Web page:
## How To Implement A* Pathfinding with Swift

Gabriel Hauber

Add the A* Pathfinding Algorithm to this simple Sprite Kit game!

Update 8/3/15: In iOS 9, Apple introduces a new GameplayKit that includes a pathfinding API. This tutorial does not cover that; it covers a way to add pathfinding without GameplayKit.

Note: This tutorial was update to Swift and Sprite Kit by Gabriel Hauber. The original Cocos2D tutorial was written by Johann Fradj.

In this tutorial, you’ll learn how to add the A* Pathfinding algorithm into a simple Sprite Kit game. A* lets you calculate a navigable path between two points, and is especially useful for 2D tile-based games such as CatMaze, which you’ll work on in this tutorial.

If you’re not familiar with the A* algorithm itself, you should read Introduction to A* Pathfinding first for all the details on how it works. This tutorial will cover the implementation of the algorithm into an existing Sprite Kit game.

To go through this tutorial, it’s helpful if you have prior knowledge of the Sprite Kit framework on iOS or OS X. If you need a refresher there, check out our Sprite Kit Tutorials to take you all the way from core concepts to complete games!

Find the shortest path to your keyboard, and begin! :]

## Getting Started

Start by downloading the starter project. It’s a simple Sprite Kit based game configured with both iOS and OS X targets. Build and run the project for your platform of choice. If you run the OS X version, you should see the following:

Cat Maze: A simple tile-based Sprite Kit game for iOS and OS X

In this game, you take the role of a cat thief trying to make your way through a dungeon guarded by dangerous dogs. If you try to walk through a dog they will eat you – unless you can bribe them with a bone! You need to traverse the dungeon in the correct order so you have enough bones when you need them to get through a dog blocking your way as you make your way to the exit.

Note that the cat can only move vertically or horizontally (not diagonally), and will move from one tile center to another. Each tile can be either walkable or unwalkable.

Try out the game, and see if you can reach the exit! When you tap or click somewhere on the map, the cat will jump to an adjacent tile in the direction of your tap. (On the OS X version you can also use the cursor keys to move around).

## Cat Maze and A* Overview

In this tutorial you will modify this so that the cat will automatically move all the way to the tile you tapped using the most efficient route, much like many RPGs or point-and-click adventure games.

Open Cat.swift and take a look at the implementation of `moveToward(_:)`. You will see that it calls `moveInDirection(_:)` with a direction based on the cat’s current position and the target position.

You will change this so that instead of moving one tile at a time, the cat will find the shortest path to the target, and make its way along that path.

First, replace the `moveToward(_:)` implementation with the following:

```func moveToward(target: CGPoint) {
let toTileCoord = gameScene.tileMap.tileCoordForPosition(target)
moveTo(toTileCoord)
}
```

Build and run the game now and make a move; the cat will teleport to the selected location. Well, that’s the end result you’re looking for so congratulations! ;]

The actual move algorithm is in `moveTo(_:)`, which is where you’ll to calculate the shortest path using the A* algorithm, and make the cat follow it.

## A Reusable Pathfinder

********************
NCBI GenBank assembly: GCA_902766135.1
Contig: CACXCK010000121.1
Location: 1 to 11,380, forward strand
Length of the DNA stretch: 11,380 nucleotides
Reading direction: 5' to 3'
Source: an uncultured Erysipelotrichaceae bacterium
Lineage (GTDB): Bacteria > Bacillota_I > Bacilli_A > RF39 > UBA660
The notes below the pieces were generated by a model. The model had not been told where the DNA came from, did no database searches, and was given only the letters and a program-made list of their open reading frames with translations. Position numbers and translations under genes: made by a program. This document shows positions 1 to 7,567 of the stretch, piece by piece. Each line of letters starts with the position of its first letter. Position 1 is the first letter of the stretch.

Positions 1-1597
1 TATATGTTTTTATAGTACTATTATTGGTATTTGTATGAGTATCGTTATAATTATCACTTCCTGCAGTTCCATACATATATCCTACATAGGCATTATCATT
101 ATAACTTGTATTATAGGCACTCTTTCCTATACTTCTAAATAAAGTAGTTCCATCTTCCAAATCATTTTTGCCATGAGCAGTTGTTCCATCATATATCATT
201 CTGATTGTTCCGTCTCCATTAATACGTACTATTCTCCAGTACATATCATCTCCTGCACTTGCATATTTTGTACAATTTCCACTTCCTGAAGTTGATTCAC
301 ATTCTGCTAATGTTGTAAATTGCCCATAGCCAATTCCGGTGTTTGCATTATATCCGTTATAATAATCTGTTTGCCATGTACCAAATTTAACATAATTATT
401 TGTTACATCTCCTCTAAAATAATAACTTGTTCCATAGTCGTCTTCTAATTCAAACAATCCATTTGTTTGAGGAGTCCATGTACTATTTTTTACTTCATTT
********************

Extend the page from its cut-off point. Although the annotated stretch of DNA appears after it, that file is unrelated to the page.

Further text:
The A* pathfinding algorithm is the same whether it is finding the best path for a cat in a maze full of dogs, or for a warrior in a dungeon full of monsters. Because of this, the pathfinder you create in this tutorial will be reusable in other projects.

The pathfinding algorithm is going to need to know the following pieces of information from the game:

• Given a map location, what map locations next to it are valid locations to move to?
• What is the movement cost between two map locations?

In the project navigator, right-click on the Shared group, and select New File…. Choose the iOS\Source\Swift File template and click Next. Name the file AStarPathfinder and select the Shared directory as the location in which to create the file. Ensure both CatMaze and CatMaze Mac targets are selected and click Create.

Add the following code to the file you just created:

```protocol PathfinderDataSource: NSObjectProtocol {
func costToMoveFromTileCoord(fromTileCoord: TileCoord, toAdjacentTileCoord toTileCoord: TileCoord) -> Int
}

/** A pathfinder based on the A* algorithm to find the shortest path between two locations */
class AStarPathfinder {
weak var dataSource: PathfinderDataSource?

func shortestPathFromTileCoord(fromTileCoord: TileCoord, toTileCoord: TileCoord) -> [TileCoord]? {
// placeholder: move immediately to the destination coordinate
return [toTileCoord]
}
}
```

The `PathfinderDataSource` protocol describes the two requirements listed above: available (walkable) adjacent tiles, and the movement cost. This will be used by the `AStarPathfinder`, which you’ll fill out with the algorithm later.

## Setting up the Game to Use the Pathfinder

In order to use the pathfinder, the `Cat` object will need to create an instance of it. But what is a good candidate for the pathfinder’s data source?

You have two choices:

1. The `GameScene` class. It knows about the map, and so is a candidate for supplying information such as movement costs and what tiles are walkable, and so on.
2. The `Cat` class, but why would you choose this? Imagine a game which has multiple moveable character types, each of which has its own rules as to what is a walkable tile and movement costs. For example, a Ghost character may be able to move through walls, but it costs more to do so.

Because you are such a fan of good design, you choose the second option :]

Open Cat.swift and add the following class extension to the bottom of the file so it conforms to `PathfinderDataSource`:

```extension Cat: PathfinderDataSource {